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Countywide assessment appears unlikely Report says 34 jobs would be needed

Last year, the state awarded Niagara County a $50,000 grant to study whether it would be feasible to switch to a countywide property assessment system. The answer appears to be "no."

The County Legislature's Administration Committee received the final report on the topic Tuesday from consultant Randy H. Deal, who said that if the county took over assessment duties for the three cities and 12 towns, the county would have to hire 34 additional people.

When she heard that, Legislator Renae Kimble, D-Niagara Falls, started to laugh. "That is a joke. You don't have to go there," she told Deal.

Not only would the county have to invest an estimated $2 million in new staffers, the whole proposal would be subject to a dual referendum. Town voters and city voters would have to approve the change separately.

And on top of that, Deal said, the City of Lockport would have to amend its city charter, because its tax roll preparation schedule is different from the other cities' timelines.

"Realistically, county-run assessing at this point in time is pretty moot," Deal acknowledged.

The state Office of Real Property Services is trying to get all property in the state assessed at full market value every year. But municipalities that don't carry out frequent revaluations fall behind that goal.

In Niagara County, the towns of Lewiston, Niagara, Porter, Somerset and Wheatfield are well off full value. The Town of Niagara, for instance, hasn't been reassessed since 1991.

Deal said to bring the rolls up to full value, those five towns collectively would have to spend more than $1.1 million on the necessary work.

"This [presentation] really needs to be directed to the town boards," Deal said. "They have to have the political will to do it, and they have to have the funding."

The state calculates equalization rates for each municipality to try to spread the countywide tax burden fairly among communities with different assessment standards.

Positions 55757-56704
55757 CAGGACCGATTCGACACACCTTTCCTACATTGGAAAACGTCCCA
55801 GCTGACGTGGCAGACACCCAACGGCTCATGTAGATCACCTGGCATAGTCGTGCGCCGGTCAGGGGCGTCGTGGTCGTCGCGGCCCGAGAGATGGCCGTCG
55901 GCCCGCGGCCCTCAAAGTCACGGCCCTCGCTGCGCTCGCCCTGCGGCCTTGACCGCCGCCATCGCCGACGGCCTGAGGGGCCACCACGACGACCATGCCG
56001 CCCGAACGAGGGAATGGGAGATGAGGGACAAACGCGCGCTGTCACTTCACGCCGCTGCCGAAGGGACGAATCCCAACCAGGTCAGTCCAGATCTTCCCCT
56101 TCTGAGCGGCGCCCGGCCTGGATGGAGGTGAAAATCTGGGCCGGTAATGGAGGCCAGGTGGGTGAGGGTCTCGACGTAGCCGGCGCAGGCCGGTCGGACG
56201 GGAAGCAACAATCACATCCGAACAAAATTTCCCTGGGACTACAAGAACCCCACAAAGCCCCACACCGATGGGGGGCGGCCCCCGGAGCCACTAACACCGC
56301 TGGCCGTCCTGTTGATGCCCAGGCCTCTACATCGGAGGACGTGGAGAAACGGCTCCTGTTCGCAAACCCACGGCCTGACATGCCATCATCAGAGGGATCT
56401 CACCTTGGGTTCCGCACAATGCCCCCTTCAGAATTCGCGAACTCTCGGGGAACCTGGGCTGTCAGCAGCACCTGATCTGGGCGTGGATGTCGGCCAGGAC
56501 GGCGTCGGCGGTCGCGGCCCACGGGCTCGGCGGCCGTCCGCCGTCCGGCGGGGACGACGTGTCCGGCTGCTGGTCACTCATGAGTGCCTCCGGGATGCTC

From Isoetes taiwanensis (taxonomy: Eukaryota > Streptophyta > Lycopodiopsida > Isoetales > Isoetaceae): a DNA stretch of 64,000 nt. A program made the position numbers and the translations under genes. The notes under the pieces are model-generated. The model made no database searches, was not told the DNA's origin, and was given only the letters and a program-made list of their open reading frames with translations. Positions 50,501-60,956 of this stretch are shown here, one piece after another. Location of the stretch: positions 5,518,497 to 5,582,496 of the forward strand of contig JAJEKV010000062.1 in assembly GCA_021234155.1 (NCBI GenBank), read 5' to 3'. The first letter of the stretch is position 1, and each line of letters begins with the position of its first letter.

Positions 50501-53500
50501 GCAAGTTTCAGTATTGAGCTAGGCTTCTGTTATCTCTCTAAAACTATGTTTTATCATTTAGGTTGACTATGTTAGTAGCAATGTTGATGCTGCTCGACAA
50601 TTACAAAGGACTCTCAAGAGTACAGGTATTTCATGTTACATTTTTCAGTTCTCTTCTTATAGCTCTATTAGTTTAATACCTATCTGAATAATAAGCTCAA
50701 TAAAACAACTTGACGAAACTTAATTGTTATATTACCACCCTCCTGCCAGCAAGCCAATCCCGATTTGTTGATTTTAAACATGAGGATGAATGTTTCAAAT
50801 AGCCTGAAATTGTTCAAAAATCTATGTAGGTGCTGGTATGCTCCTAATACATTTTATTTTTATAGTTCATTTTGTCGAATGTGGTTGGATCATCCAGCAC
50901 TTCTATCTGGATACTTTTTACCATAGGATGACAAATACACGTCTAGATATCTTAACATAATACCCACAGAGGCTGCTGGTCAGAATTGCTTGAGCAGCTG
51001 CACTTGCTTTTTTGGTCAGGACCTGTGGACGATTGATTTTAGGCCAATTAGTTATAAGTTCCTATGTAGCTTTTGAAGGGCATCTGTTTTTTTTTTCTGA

"Even though Niagara County's tax rate has gone down four years in a row, because of the equalization rate, the tax bills [in Lewiston] have gone up," said Legislator John D. Ceretto, R-Lewiston.

On another tax topic, the committee tabled a proposed law sponsored by Minority Leader Dennis F. Virtuoso, D-Niagara Falls, which would have set up a scale of exemptions from county property taxes on so-called "mixed-use" properties -- but only in places that previously adopted such a break on their local property taxes.

The county's legal staff was convinced the state law allowing this is unconstitutional, because it means that properties would be taxed differently from town to town and thus violate the constitution's guarantee of equal protection of the laws. "It's a slam dunk," said County Attorney Claude A. Joerg.

An example of a mixed-use property is a commercial building which is converted to a combination of commercial and residential use. Niagara Falls is the only community in the county that has passed such a tax break, and thus if the county passed Virtuoso's proposal, only owners of mixed-use property in Niagara Falls would see a county tax exemption. Mixed-use buildings elsewhere would be taxed in full.


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